City

Monroe Rejects Red-Light Camera Ban as National Group Praises Cameras

By Erica C. Barnett June 22, 2011

On the heels of an unequivocal statement by the US Conference of Mayors supporting the use of red-light cameras to reduce traffic accidents at intersections, the city of Monroe's city council voted yesterday to keep the cameras, saying that to ditch them would be a violation of the city's contract with the company that makes the cameras.

In a statement last night, anti-camera crusader and initiative hawker Tim Eyman accused the council of caring only about the revenues they get from red-light cameras, and not about "the people." Eyman collected 1,100 valid signatures to put the use of the cameras to a public vote in the city.

"It is simply paternalistic and condescending to prevent a vote because of concern that the people will vote 'wrong,'" Eyman said, predicting that the case will end up in court and that the city will lose.  "We have no problem with Monroe's officials encouraging people to vote against the initiative, but we take great offense with them preventing the people from voting to 'protect' them from themselves."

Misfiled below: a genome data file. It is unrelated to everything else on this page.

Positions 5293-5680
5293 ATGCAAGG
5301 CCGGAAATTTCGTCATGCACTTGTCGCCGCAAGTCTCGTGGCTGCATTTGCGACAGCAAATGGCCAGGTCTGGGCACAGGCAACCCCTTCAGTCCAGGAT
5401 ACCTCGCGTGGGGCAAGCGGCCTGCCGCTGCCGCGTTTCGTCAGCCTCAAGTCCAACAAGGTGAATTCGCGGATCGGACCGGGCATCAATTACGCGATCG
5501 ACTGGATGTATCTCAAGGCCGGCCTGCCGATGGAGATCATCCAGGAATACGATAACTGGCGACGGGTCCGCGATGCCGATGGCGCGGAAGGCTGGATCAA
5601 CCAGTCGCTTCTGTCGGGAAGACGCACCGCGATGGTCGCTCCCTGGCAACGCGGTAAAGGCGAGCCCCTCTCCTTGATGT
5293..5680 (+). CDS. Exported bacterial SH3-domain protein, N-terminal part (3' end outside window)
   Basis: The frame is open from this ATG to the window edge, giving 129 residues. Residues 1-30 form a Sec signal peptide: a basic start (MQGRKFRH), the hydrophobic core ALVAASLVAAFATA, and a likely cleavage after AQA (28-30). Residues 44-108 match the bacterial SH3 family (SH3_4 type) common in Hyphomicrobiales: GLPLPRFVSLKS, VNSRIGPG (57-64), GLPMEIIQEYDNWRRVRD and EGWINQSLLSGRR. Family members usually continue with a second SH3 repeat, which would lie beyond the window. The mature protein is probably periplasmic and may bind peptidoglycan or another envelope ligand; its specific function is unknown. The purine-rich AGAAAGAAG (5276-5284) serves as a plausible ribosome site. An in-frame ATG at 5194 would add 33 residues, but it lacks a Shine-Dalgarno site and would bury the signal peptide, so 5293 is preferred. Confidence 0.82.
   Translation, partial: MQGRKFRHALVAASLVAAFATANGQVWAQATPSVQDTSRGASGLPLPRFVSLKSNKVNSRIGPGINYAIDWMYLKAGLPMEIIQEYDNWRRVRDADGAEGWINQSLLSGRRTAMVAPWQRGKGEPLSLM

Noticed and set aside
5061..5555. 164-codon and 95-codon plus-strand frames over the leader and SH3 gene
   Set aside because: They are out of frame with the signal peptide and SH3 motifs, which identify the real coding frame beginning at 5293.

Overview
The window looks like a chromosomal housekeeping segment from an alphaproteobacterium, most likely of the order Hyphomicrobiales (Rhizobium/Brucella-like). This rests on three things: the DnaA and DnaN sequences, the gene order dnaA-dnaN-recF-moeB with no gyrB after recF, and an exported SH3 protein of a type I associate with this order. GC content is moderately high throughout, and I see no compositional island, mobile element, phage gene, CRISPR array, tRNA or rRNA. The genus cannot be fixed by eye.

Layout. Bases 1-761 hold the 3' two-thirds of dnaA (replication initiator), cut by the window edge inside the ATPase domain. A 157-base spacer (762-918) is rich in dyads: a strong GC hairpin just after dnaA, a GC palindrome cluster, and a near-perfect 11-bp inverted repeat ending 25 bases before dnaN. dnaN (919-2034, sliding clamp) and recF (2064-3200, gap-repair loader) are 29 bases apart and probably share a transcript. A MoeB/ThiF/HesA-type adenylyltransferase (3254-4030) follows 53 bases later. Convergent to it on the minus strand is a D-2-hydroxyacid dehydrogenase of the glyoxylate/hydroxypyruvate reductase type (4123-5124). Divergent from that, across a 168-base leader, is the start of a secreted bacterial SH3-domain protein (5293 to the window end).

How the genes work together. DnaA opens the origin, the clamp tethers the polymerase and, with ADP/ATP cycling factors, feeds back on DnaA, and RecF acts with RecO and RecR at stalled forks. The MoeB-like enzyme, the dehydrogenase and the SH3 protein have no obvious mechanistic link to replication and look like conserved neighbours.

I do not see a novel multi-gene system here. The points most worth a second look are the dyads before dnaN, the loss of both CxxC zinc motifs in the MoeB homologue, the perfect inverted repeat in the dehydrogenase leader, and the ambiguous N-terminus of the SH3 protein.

In their resolution (PDF; p. 189), the US Conference of Mayors cited data showing that red-light cameras could have saved more than 815 lives (on top of the 159 they did save) in if they were installed in large US cities; that more people are injured in crashes involving red-light running than in any other crash type, costing the US $14 billion annually; and that running red lights is the leading cause of urban crashes.
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